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A 20-year-old woman presented with haematemesis. Endoscopy identified gastric ulceration. Chest imaging (figures 1 and 2) and subsequent surgical biopsy confirmed pulmonary chondromas (figures 3 and 4). These benign cartilaginous tumours, typically found in young women, can form part of ‘Carney's triad’ with gastrointestinal stromal tumours (GISTs) and paraganglioma.1 Twenty-one years later, she developed further gastric ulceration, histology confirming a GIST (figures 5 and 6). She has now had 2 years of imatinib therapy and remains well. As yet, she has not developed paraganglioma or other organ involvement, but incomplete expression of Carney's triad is reported. Clinicians should be mindful that, albeit rarely, more serious extrapulmonary pathology can be associated with benign pulmonary chondromas.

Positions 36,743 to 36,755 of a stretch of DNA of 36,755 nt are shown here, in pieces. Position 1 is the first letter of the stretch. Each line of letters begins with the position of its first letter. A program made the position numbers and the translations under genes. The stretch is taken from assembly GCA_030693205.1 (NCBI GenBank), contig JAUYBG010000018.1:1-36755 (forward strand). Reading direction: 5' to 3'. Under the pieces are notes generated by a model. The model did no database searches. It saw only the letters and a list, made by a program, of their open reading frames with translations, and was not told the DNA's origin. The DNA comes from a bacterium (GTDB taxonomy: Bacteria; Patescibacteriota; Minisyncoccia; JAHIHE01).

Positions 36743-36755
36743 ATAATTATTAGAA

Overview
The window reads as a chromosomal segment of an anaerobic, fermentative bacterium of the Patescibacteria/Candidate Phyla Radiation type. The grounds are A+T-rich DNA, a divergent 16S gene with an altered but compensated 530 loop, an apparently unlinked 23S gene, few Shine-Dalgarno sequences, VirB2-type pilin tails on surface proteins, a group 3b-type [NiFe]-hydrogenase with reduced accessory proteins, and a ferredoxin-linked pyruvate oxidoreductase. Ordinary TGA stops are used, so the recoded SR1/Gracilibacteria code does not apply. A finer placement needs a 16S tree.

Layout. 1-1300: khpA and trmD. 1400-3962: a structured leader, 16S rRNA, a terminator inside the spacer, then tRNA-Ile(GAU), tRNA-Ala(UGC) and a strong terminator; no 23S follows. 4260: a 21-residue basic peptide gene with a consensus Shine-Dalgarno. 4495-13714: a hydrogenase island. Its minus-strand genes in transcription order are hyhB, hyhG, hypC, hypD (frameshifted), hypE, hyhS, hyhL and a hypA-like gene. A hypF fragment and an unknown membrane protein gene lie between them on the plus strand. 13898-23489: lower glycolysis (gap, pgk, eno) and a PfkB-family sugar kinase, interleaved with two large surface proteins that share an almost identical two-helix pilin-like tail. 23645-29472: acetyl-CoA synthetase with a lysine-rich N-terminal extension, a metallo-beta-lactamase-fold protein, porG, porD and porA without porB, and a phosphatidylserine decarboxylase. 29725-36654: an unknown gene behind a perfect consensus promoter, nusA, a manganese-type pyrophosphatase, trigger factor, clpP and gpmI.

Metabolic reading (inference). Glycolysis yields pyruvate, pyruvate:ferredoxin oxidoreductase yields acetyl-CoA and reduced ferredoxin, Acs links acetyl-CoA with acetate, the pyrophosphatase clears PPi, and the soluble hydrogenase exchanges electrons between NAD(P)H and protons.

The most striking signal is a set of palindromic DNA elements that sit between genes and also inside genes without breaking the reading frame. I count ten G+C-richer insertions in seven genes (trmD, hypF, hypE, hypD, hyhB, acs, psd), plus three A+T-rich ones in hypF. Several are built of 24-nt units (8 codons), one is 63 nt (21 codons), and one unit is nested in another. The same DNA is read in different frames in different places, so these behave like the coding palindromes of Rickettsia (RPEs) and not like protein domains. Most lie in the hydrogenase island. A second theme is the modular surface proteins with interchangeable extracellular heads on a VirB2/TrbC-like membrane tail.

Contributors HHM and OD conceived the idea, wrote the manuscript and are guarantors of overall content. KMK provided histopathology slides and descriptions. All authors approved the final manuscript.
Competing interests None.
Patient consent Obtained.
Provenance and peer review Not commissioned; externally peer reviewed.
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